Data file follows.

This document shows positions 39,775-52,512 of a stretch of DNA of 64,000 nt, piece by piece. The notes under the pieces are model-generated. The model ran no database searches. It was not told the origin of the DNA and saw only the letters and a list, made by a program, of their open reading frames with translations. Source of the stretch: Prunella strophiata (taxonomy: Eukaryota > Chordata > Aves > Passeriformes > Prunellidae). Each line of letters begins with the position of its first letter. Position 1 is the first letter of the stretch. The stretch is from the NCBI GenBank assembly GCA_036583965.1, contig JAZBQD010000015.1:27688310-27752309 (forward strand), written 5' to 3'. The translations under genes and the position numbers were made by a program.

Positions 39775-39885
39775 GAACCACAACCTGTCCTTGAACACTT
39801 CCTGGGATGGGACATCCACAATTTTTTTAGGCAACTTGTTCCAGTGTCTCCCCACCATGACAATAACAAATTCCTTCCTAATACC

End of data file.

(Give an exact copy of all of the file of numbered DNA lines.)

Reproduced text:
This document shows positions 39,775-52,512 of a stretch of DNA of 64,000 nt, piece by piece. The notes under the pieces are model-generated. The model ran no database searches. It was not told the origin of the DNA and saw only the letters and a list, made by a program, of their open reading frames with translations. Source of the stretch: Prunella strophiata (taxonomy: Eukaryota > Chordata > Aves > Passeriformes > Prunellidae). Each line of letters begins with the position of its first letter. Position 1 is the first letter of the stretch. The stretch is from the NCBI GenBank assembly GCA_036583965.1, contig JAZBQD010000015.1:27688310-27752309 (forward strand), written 5' to 3'. The translations under genes and the position numbers were made by a program.

Positions 39775-39885
39775 GAACCACAACCTGTCCTTGAACACTT
39801 CCTGGGATGGGACATCCACAATTTTTTTAGGCAACTTGTTCCAGTGTCTCCCCACCATGACAATAACAAATTCCTTCCTAATACC